Tuesday, November 23, 2010

Pets, Worming and Fences

Well, it has been decided - we are getting a hot wire for a fence to keep Buck in. We hope to have it installed within the next two weeks. We'll just bite the bullet and put it in. I think we can manage to keep it clear of growth. Maybe I will put cardboard and mulch under it all the way around to keep anything from growing there. I can also dump the wood ashes in the tough spots to kill the growth without poisoning the ground or animals. Salt works well too. We'll have to cut back all those blackberry bushes!

How high should the wire be and what do we do about the 2-3 ft of snow? Will the snow drifts over it short it out?

We just have to get through the next couple of weeks with Buck chained a lot. He's unhappy and, therefore, so are we. He's the joy of our lives right now and we'd do just about anything for him - except let him wander free around the neighborhood.

We take him outside and play every day. I let him run around with me when I am outside but I have to keep him in sight or he will quietly sneak off and go through the fence. I think I have found where he is getting out and will fix those couple of spots today. Then we'll see how it goes. He will have to be chained when we cannot keep an eye on him, at least until we get the electric wire in place.

I wormed the pets today, all three of them. I know that roundworm powder package says that it's easy with no vomiting or wrestling with the critters (I paraphrased). I have used this roundworm powder about every three months, since
Abby came to us about a year ago.

I wasted an entire box the first time, following the directions. The paper that comes in the box says that you take the food away until the pet is hungry. Then give them a little, put the worm powder in the remainder, then let them finish it. Not fuss, no mess, no vomiting, no hassle, etc. etc. etc.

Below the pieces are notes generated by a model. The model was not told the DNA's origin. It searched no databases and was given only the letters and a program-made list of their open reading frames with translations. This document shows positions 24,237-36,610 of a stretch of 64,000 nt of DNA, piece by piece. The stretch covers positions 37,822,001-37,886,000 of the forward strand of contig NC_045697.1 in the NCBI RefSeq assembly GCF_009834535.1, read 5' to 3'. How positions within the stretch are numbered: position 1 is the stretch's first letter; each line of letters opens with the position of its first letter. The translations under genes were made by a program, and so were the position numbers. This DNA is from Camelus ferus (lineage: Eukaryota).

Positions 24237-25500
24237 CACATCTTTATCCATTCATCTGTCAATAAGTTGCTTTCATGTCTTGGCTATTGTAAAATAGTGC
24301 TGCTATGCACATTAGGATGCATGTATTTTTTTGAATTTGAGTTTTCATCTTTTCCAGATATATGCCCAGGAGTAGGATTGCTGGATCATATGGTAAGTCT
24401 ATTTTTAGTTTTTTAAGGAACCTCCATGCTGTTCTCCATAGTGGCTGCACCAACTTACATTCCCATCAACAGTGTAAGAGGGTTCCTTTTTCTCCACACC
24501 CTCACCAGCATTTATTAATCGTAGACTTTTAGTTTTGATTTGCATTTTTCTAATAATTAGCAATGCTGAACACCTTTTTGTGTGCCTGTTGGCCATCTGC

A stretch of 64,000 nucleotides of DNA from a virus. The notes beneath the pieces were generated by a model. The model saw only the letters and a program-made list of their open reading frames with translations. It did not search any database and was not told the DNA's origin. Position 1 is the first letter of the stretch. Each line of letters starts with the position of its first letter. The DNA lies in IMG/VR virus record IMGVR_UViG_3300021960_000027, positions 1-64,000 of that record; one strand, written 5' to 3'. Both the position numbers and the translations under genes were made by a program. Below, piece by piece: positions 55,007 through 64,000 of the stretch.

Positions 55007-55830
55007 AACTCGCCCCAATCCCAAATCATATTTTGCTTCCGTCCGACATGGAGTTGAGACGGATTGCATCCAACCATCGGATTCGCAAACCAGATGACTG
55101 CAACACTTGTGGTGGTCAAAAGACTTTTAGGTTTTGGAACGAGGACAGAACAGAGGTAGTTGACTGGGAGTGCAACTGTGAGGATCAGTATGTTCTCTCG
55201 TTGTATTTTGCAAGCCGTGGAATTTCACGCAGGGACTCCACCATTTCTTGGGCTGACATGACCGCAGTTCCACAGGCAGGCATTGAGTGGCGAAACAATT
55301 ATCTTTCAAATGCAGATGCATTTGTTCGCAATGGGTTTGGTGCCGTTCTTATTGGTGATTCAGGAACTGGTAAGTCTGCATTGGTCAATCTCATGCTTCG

Both Abby and
Shadow turn their noses up at anything with that powder in it. They simply will not eat it. I have even put it in tuna and they wouldn't eat it and they LOVE tuna! All I have to do is start opening a tuna can and I have two cats at my feet. It's not the can opener, it's the tuna. They love it - but not with the worm medicine in it.

So, I came up with a plan several months ago. I dissolve the powder in a little water and put it into a syringe. I then squirt this liquid into the back of the cats mouth. Of course, I have to hold each one wrapped up tightly and wrestle with the critter to get it all down. I only squirt a little at a time, giving them the opportunity to swallow it. I have done this a couple of times in the past year and it works ok, of course, both cats were just born summer 2009, so have not been very big at the past wormings.

This method seems to work well for Abby the tabby. She is still quite small and light. Usually Abby is the feisty one, biting when she wants down and always grabbing and playing, but a real sweetie and dear to our hearts! When I wrapped her up tightly in my polar fleece sweater, she just snuggled down into it and relaxed. I think she liked it, at least until I start forcing her to swallow that horrid stuff.